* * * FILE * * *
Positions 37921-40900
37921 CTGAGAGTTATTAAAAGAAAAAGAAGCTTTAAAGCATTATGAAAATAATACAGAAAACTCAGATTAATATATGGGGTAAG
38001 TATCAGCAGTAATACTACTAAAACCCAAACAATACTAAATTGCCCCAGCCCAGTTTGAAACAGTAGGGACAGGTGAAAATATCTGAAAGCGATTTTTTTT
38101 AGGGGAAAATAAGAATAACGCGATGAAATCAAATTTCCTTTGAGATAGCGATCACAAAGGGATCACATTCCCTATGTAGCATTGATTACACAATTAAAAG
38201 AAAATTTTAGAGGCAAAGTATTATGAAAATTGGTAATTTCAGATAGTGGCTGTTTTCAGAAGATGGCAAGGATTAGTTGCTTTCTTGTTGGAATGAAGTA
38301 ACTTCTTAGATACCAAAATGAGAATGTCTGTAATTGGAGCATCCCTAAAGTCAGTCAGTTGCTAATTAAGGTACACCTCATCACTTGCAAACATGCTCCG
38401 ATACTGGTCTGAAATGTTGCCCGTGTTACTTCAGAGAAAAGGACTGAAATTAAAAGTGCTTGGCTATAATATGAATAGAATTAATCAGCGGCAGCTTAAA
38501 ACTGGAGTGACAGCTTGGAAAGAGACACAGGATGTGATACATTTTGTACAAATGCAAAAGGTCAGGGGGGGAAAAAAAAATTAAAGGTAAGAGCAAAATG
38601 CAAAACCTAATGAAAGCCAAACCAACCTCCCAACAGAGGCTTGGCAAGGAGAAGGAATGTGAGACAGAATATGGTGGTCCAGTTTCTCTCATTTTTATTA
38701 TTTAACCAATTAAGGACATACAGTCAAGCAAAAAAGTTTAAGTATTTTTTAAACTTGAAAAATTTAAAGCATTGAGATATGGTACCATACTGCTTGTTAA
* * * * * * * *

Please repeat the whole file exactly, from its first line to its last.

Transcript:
Positions 37921-40900
37921 CTGAGAGTTATTAAAAGAAAAAGAAGCTTTAAAGCATTATGAAAATAATACAGAAAACTCAGATTAATATATGGGGTAAG
38001 TATCAGCAGTAATACTACTAAAACCCAAACAATACTAAATTGCCCCAGCCCAGTTTGAAACAGTAGGGACAGGTGAAAATATCTGAAAGCGATTTTTTTT
38101 AGGGGAAAATAAGAATAACGCGATGAAATCAAATTTCCTTTGAGATAGCGATCACAAAGGGATCACATTCCCTATGTAGCATTGATTACACAATTAAAAG
38201 AAAATTTTAGAGGCAAAGTATTATGAAAATTGGTAATTTCAGATAGTGGCTGTTTTCAGAAGATGGCAAGGATTAGTTGCTTTCTTGTTGGAATGAAGTA
38301 ACTTCTTAGATACCAAAATGAGAATGTCTGTAATTGGAGCATCCCTAAAGTCAGTCAGTTGCTAATTAAGGTACACCTCATCACTTGCAAACATGCTCCG
38401 ATACTGGTCTGAAATGTTGCCCGTGTTACTTCAGAGAAAAGGACTGAAATTAAAAGTGCTTGGCTATAATATGAATAGAATTAATCAGCGGCAGCTTAAA
38501 ACTGGAGTGACAGCTTGGAAAGAGACACAGGATGTGATACATTTTGTACAAATGCAAAAGGTCAGGGGGGGAAAAAAAAATTAAAGGTAAGAGCAAAATG
38601 CAAAACCTAATGAAAGCCAAACCAACCTCCCAACAGAGGCTTGGCAAGGAGAAGGAATGTGAGACAGAATATGGTGGTCCAGTTTCTCTCATTTTTATTA
38701 TTTAACCAATTAAGGACATACAGTCAAGCAAAAAAGTTTAAGTATTTTTTAAACTTGAAAAATTTAAAGCATTGAGATATGGTACCATACTGCTTGTTAA